Robert Pattinson as Bruce Wayne
Warner Bros. Pictures | DC Films

Robert Pattinson Tests Positive for COVID-19 During ‘Batman’ Filming

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The Batman is facing yet another pandemic-related setback, after the film’s star, Robert Pattinson, tested positive for COVID-19.

This comes only a couple of days after restarting production.

The cast and crew of The Batman had been outside London filming for almost three months. Production suddenly halted in March as the novel coronavirus spread through parts of Europe.

At the time, the studio had hoped to put filming on hold for just two weeks — but as we all know, the global pandemic has put everything on hold for much longer. Filming didn’t resume until earlier this week, nearly six months later.

Robert Pattinson Tested Positive for COVID-19

Only days after restarting production at Warner Bros. Studios in Leavesden, U.K., another problem has surfaced. The film’s main star, Robert Pattinson — the Batman himself — has reportedly tested positive for the novel coronavirus.

In a statement released Thursday, Warner Bros. confirmed that someone had tested positive, though they did not identify Pattinson.

“A member of The Batman production has tested positive for COVID-19, and is isolating in accordance with established protocols,” the statement read. “Filming is temporarily paused.”

Pattinson will have to self-isolate for 14 days.

According to reports from the Daily Mail, it looks like the cast and crew are going to press forward without Pattinson.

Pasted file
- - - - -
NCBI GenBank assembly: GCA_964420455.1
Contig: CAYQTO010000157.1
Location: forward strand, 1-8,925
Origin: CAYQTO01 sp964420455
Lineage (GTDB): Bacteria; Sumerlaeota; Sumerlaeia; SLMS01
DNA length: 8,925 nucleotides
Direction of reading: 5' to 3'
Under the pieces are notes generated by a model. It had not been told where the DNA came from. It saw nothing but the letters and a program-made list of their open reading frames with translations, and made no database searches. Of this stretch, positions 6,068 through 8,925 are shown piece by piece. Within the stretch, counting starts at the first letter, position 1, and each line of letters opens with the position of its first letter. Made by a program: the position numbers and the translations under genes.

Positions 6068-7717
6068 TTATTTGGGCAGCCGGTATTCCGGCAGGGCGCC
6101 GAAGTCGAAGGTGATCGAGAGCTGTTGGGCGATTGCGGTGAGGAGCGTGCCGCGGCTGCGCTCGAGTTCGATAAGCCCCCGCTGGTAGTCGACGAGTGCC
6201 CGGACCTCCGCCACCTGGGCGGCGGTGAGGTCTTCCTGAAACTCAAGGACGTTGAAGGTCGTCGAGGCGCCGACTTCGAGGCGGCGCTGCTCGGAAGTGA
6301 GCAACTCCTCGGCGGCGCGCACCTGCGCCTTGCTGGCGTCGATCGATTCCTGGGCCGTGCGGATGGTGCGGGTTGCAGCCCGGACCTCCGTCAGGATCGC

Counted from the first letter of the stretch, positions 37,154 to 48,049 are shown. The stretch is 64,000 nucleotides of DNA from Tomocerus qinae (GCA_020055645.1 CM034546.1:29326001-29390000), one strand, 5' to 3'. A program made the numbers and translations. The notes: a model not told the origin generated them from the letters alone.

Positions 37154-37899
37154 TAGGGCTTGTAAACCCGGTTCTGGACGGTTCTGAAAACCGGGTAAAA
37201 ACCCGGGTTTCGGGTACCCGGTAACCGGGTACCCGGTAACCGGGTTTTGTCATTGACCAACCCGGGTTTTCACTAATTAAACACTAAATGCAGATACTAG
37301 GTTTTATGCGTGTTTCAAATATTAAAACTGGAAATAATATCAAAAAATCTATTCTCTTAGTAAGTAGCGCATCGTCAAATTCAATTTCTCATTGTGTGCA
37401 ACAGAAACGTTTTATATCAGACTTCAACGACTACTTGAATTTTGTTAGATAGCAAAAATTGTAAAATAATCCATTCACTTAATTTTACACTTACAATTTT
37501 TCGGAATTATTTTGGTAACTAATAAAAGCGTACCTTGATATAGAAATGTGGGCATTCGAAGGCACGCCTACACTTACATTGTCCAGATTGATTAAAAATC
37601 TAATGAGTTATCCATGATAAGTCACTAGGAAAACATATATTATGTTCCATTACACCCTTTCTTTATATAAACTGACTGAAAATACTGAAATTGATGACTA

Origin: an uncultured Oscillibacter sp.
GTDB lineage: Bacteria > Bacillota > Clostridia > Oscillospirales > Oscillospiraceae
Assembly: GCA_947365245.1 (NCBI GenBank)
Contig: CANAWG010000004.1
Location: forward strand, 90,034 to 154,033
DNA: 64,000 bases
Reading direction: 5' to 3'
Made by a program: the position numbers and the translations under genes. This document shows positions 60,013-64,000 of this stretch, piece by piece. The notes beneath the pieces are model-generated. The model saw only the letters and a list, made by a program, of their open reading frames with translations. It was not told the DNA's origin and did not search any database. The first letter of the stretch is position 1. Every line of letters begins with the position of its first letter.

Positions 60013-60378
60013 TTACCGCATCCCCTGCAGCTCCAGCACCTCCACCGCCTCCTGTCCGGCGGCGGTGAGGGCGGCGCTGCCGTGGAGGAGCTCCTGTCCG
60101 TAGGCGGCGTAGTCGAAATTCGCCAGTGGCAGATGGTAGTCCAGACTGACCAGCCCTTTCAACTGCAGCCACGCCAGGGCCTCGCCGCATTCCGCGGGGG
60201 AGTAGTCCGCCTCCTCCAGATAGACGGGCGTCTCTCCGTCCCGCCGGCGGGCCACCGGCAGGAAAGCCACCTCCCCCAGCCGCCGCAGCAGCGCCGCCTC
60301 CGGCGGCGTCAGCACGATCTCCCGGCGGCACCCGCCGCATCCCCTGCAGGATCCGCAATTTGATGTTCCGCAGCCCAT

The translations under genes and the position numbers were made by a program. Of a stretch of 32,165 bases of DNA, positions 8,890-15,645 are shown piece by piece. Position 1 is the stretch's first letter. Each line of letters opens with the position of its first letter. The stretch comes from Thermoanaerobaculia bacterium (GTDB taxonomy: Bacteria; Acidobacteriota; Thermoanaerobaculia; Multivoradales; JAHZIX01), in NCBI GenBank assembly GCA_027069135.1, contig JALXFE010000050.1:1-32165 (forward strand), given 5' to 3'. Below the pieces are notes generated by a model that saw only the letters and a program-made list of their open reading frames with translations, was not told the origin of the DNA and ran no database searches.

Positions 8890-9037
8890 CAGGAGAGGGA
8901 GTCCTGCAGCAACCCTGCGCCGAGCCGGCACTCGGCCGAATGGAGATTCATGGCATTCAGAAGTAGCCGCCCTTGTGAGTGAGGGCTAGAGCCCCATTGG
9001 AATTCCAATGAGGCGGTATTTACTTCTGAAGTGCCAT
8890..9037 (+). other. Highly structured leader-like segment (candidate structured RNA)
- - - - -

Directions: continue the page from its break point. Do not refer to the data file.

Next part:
The Daily Mail’s report claims that director Matt Reeves is trying to finish as much of the filming as he can without Pattinson. That includes doing scenes with the actor’s body double.

So far, only about 25 percent of the movie has been shot.

Hollywood Having to Make Do Amid Pandemic

Hollywood has been turned upside down amid the pandemic. Studios have been forced to find new ways to make TV shows and films.

Luckily, casts and crews for films and shows have recently returned to work, albeit with new rules and guidelines. Essentially, different parts of production are bound into “pods,” and sets have “zones” that dictate who can be in certain areas. The health of cast and crew are monitored continuously.

The growing number of cases in California over the summer has also caused some productions to move locations. Some have picked up in other states, while others have moved overseas where cases of the virus are down and regulations have eased.

Certain locations and plot points have had to be rewritten, as well. For instance, large crowd scenes are impossible, and filming on location could be unlikely.

Not only are all these setbacks costing studios billions of dollars, it’s also forcing them to push back release dates or opt for digital releases.